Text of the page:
I recently spoke to a group of mentees in the Veterans Administration, specifically the Veterans Health division, who shared with me the importance of being able to ask for help in this difficult time. They were highly qualified leaders but were very honest and vulnerable about their most recent charge of leadership. This is not business as usual; others depend on them to deliver their job responsibilities with the highest level of proficiency. So, in cases when they need assistance, now is not the time to be defensive and resistant to ask for help. This caused me to think about how individuals in the most critical roles can be vulnerable and brave in these difficult times. Why can’t each of us, take a lesson from their example. The way you help others during mentoring opportunities is to seek to not only support mentees, but also to lift them up, thank them for their commitment to their personal growth, and celebrate the achievements they are making to become the best version of themselves.
A Final Thought
Mentoring has no age, gender or race, with the impact of social distancing, this is an opportunity to reach out to others in some non-traditional ways, and let them know how proud you are of them, continuing to learn, keeping their minds and intentions positive, and most importantly doing their part to help during this crisis. So fully accept social distancing constraints, remember to avoid public transportation whenever possible, limit nonessential travel, work from home and skip social gatherings — and definitely do not go to crowded bars and sporting arenas. We are mentoring you because we care. So, in a final thought, indirect mentoring is just as important as intentional mentoring, both have great intentions to reach, teach and not to unnecessarily preach during these difficult times. It’s all done at the end of the day because we care about you.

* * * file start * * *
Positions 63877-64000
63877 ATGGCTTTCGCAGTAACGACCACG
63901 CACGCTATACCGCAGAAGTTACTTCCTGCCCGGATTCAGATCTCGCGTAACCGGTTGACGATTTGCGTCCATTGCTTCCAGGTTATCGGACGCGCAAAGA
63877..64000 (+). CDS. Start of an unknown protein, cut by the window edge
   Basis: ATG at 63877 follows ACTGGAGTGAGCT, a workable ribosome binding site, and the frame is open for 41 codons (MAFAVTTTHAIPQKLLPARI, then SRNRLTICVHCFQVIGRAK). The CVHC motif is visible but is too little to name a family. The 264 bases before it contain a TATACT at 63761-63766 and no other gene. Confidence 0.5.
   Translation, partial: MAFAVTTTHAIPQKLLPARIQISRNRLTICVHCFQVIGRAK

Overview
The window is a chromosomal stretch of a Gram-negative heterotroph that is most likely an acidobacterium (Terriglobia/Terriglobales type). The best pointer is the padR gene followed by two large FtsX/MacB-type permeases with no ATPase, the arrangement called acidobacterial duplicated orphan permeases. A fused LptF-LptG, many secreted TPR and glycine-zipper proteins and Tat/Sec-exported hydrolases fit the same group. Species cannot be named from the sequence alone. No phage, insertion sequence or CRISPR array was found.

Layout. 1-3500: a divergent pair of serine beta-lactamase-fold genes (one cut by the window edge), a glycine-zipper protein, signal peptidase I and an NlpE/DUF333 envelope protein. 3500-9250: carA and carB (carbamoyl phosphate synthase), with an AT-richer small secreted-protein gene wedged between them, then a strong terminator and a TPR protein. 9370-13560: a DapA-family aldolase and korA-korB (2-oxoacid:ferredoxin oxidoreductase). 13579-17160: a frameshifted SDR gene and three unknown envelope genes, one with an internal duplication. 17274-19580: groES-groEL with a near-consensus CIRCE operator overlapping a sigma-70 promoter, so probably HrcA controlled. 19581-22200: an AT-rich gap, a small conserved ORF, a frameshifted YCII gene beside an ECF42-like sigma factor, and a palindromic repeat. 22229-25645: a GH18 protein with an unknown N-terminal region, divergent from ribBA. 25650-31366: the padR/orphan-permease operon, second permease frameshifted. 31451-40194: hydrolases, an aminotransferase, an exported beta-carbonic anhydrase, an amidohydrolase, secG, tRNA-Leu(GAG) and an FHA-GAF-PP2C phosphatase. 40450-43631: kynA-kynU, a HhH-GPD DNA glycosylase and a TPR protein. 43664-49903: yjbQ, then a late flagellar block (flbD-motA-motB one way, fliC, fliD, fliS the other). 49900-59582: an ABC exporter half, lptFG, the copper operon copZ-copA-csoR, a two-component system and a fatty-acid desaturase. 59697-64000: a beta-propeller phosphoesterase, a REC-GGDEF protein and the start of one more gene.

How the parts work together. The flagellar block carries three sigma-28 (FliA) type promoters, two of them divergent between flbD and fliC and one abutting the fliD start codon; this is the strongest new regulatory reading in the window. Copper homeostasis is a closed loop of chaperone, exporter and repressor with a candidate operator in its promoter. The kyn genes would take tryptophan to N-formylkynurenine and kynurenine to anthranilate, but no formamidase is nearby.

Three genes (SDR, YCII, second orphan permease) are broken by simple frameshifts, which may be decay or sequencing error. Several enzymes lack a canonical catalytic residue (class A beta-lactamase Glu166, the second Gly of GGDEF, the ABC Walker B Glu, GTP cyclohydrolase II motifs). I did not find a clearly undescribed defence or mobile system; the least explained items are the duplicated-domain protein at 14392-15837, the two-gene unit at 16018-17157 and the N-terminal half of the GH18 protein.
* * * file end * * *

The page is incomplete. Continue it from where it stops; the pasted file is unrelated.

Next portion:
If you or your organization would like to find out more about executive leadership coaching and mentoring, and how a mentoring program can help bridge the gaps experienced from missing employee engagement please reach out and connect with us at Coley & Associates, we are here to help move your organization forward, and we are passionate about what we do and committed to making a positive difference in our customers’ businesses and the world around us.